Let that sink in.

Most of us think our brains record reality like a documentary movie live-streaming the world. But they’re constantly editing, revising, and filtering your experiences and feeding you a highly interpreted version of reality.

What does this mean? You may believe something negative about the world, and you may have a long list of evidence to support your belief, but that is only because your brain literally filters out evidence that goes against your negative belief. Your “skepticals” are biases created by your thoughts and they will color everything you see.

This is why asking yourself whether a thought is helpful is so much more productive than asking yourself it is true.

Does that freak you out? Do you feel like you just took a hit of something way too strong?

It can be scary to think that you can’t trust what your brain is saying to you, but you don’t have to be afraid.

Instead of thinking “oh my god, I can’t trust my brain at all, nothing is true and life is meaningless” I want you to think of your brain as a computer. The brain-computer follows whatever program you put into it. So, you have to be sure that you like the operating instructions you give it, and want to keep them.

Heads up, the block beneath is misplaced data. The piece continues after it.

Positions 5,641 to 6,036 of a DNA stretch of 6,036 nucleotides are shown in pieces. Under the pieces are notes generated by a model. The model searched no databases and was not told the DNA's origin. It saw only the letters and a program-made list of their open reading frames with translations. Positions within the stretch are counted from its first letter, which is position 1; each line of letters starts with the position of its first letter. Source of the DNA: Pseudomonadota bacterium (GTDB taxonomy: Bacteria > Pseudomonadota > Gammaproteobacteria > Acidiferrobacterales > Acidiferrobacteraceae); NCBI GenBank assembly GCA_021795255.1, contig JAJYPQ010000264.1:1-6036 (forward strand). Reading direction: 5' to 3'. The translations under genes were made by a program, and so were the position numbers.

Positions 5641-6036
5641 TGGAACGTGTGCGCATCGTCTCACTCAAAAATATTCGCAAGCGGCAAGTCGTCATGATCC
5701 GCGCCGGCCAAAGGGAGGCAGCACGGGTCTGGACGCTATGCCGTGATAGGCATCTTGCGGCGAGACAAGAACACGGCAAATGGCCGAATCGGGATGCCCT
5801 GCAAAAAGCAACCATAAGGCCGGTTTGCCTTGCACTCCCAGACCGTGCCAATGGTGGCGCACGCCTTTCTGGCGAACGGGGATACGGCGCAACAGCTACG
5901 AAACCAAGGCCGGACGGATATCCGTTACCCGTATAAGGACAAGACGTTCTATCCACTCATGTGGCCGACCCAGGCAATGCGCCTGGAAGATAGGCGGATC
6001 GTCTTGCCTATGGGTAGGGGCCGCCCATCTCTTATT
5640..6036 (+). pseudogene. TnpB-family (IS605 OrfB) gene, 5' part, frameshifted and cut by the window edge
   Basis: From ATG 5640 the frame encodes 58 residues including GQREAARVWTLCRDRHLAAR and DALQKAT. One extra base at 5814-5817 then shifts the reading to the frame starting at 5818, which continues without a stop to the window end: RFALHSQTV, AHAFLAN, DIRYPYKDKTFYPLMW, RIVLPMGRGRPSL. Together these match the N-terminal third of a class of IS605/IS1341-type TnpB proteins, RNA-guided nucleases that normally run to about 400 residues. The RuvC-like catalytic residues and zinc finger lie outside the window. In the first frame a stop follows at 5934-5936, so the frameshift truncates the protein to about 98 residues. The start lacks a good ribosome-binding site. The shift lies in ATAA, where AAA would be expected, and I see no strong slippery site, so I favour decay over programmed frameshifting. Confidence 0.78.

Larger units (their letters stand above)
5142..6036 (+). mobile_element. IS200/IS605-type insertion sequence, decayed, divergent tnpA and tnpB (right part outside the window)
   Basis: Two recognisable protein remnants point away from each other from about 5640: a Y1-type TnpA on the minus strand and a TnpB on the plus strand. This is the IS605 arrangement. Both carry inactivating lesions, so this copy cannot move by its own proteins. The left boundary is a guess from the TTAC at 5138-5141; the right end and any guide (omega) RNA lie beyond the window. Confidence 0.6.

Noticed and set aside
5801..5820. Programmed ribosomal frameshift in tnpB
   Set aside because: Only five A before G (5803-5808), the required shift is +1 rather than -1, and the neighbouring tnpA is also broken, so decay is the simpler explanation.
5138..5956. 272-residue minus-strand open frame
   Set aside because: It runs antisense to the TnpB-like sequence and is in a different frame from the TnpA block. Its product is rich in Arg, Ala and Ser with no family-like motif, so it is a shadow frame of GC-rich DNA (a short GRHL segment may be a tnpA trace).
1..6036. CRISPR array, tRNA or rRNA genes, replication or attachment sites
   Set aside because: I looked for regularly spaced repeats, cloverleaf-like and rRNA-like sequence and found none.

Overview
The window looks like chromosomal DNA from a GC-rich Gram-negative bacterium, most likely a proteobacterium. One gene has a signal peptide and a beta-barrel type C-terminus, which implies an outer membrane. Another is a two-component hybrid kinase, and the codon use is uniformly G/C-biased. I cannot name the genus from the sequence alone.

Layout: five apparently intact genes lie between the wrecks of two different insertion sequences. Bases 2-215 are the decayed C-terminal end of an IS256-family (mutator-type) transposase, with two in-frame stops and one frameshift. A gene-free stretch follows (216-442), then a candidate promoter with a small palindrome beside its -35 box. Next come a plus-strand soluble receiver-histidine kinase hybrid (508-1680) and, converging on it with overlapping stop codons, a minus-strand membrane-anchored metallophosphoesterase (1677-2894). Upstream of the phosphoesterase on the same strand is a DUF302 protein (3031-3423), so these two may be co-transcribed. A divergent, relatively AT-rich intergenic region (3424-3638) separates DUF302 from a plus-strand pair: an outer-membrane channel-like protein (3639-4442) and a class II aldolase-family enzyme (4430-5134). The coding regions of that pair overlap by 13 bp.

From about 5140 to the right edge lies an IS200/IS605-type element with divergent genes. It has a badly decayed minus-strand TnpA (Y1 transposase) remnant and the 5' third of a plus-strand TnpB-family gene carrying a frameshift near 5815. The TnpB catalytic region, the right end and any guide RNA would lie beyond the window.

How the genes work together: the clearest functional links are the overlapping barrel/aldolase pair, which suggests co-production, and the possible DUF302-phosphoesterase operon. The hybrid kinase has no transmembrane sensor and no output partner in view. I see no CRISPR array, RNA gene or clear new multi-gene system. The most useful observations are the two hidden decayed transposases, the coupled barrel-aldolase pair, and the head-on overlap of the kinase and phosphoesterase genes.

How? By using your conscious intentional brain to examine what your unconscious unintentional brain is doing, and questioning all of your long-standing belief systems based on new criteria. Rather than thinking “is this true,” I want you to think about whether your beliefs are helpful to you or whether they’re unhelpful to you.

Because here’s where you’re going to want to argue with me:

The fact that you have a lot of “evidence” for a belief has literally nothing to do with whether or not it’s true.

Allow me to put my lawyer suit back on momentarily – in the court of thought work, all evidence gathered by your brain in support of your thoughts is inadmissible because the witness – your brain – is biased.

All that evidence doesn’t prove your belief true.

All it proves is that you have had a biased investigator looking for evidence to make your unconscious brain’s case. It’s been gathering – and even manipulating – the evidence to fit its existing beliefs. And it’s been ignoring and suppressing any evidence to the contrary – literally filtering it out of your conscious perceptions of reality.

You have been wearing your skepticals, and that is coloring what your brain is willing to even tell you it sees.

The good news is that means that you can swap out your skepticals for ones you consciously choose any time – and you don’t even have to make an appointment at the optometrist.

You can choose what beliefs to hold based on what’s helpful to you, not what you’ve always believed to be true.

So next time you are busily finding evidence for your negative beliefs, pause and remove your skepticals. You’ll be surprised what you can see if you learn how to look.